Gates Trumpets Unified Communications Future

By Peter Galli  |  Posted 2007-10-16 Print this article Print

Microsoft argues that workers used to the Web and mobile communications are shaping the enterprise.

As Microsoft announced the availability of its unified communications software at a launch event in San Francisco on Oct. 16, attended by partners, press and some two thousand customers, Chairman Bill Gates sent customers an executive e-mail detailing not only how far we have come on the communications front, but also how far we still have to go. The proliferation of communications options has become a burden that often makes it more difficult to reach people, rather than easier, he said. Rapid advances in hardware, networks and the software that powers them are laying the foundation for groundbreaking innovations in communications technology that will revolutionize the way we share information and experiences with the people who are important to us at work and at home, he said.
"A fundamental reason that communicating is still so complex is the fact that the way we communicate is still bound by devices. In the office, we use a work phone with one number. Then we ask people to call us back on a mobile device using another number when we are on the go, or reach us on our home phone with yet another number," Gates said in the e-mail.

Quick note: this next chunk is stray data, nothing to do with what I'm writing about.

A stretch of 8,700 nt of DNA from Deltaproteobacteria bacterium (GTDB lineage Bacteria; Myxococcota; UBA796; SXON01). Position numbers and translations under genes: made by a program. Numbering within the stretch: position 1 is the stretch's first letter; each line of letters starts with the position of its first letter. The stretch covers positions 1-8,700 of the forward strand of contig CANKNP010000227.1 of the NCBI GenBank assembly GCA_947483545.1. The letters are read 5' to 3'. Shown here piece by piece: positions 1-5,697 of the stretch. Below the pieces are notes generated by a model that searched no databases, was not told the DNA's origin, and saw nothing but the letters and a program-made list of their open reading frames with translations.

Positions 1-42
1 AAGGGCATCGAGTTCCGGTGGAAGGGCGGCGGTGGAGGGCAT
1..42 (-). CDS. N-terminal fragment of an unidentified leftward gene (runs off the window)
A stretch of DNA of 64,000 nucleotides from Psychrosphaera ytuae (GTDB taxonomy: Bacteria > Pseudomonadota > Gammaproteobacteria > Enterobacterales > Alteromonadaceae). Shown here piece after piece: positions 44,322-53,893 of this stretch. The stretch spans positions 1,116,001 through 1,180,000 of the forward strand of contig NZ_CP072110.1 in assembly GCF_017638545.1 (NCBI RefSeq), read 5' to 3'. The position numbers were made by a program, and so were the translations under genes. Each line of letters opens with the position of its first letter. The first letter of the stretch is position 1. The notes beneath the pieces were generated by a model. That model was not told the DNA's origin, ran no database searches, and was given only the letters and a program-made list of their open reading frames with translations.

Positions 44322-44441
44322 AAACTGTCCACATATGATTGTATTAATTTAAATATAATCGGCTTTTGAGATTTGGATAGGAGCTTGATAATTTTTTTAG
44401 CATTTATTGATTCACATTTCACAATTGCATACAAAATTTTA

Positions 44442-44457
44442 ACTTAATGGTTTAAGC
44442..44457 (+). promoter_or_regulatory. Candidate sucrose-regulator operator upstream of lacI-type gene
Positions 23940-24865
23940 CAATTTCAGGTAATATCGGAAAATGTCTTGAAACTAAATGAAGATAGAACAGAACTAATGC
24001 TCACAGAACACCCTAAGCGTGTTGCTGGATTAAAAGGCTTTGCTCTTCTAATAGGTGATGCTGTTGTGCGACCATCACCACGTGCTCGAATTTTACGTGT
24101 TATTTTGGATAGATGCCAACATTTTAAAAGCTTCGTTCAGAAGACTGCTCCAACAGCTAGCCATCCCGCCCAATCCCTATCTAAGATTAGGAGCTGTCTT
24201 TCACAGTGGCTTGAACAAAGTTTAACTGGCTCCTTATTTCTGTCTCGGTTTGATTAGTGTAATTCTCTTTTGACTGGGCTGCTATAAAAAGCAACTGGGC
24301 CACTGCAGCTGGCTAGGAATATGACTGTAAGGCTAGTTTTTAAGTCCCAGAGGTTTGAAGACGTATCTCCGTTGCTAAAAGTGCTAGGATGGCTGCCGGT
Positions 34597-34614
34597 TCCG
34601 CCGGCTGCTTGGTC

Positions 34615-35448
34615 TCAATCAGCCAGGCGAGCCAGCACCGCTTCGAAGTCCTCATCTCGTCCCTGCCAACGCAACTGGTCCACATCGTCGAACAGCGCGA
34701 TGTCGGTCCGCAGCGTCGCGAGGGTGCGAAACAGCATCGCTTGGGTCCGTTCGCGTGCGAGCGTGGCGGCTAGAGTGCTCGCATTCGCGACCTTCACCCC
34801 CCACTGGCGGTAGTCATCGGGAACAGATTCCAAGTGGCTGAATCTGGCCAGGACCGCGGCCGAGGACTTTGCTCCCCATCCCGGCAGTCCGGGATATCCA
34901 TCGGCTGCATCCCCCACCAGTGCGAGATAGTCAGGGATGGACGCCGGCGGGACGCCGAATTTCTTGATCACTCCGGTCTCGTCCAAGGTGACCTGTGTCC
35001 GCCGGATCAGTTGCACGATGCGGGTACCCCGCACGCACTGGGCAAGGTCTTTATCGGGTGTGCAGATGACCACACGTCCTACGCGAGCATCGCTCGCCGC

Click here to read more about Microsofts unified communications drive. People also have different identities and passwords for their work and home e-mail accounts and for instant messaging, he said, noting that this would all change in the very near future as more communications and entertainment is transmitted over the Internet by e-mail, instant messaging, videoconferencing, and the emergence of VOIP (voice over IP), IPTV (IP television) and other protocols. "A new wave of software-driven innovations will eliminate the boundaries between the various modes of communications we use throughout the day. Soon, youll have a single identity that spans all of the ways people can reach you, and youll be able to move a conversation seamlessly between voice, text and video and from one device to another as your location and information-sharing needs change," he said. The communications expectations that young people, and anybody else who has adopted the latest digital communications tools, bring to the workplace are already changing how business is done, he said. "To them, the desk phone is an anachronism that lacks the flexibility and range of capabilities that their mobile device can provide. A generation that grew up on text messaging is driving the rapid adoption of instant messaging as a standard business communications tool," Gates said in the e-mail. These workers are accustomed to forming ad hoc virtual communities and to collecting and storing information online, want tools that facilitate the creation of virtual workgroups, and look to team Web sites, wikis and other digital ways of creating and sharing information, he said. In fact, Microsoft has replaced its old voice mail system with Exchange Server 2007 unified messaging, a move that is saving the company $5 million a year through lowered hardware and maintenance costs, he said. Dell moves into unified communications. Click here to read more. Exchange Server 2007 also provides a software solution that enabled the integration of the traditional telephone infrastructure and VOIP with corporate messaging, calendaring and directories, he said. "This convergence of telephony and messaging increases employee productivity and decreases the administrative workload for IT professionals," Gates said, adding that it would be hard to overstate the magnitude of the changes that were coming. Standardized, software-powered communications technologies will be the catalyst for the convergence of voice, video, text, applications, information and transactions, making it possible to create a seamless communications continuum that extends across peoples work and home lives, he said. "This will provide the foundation for new products, services and capabilities that will change the world in profound and often unexpected ways. This will happen not only in developed countries where access to digital technology is the norm, but also in emerging economies around the world," Gates concluded. Check out eWEEK.coms for more on IM and other collaboration technologies.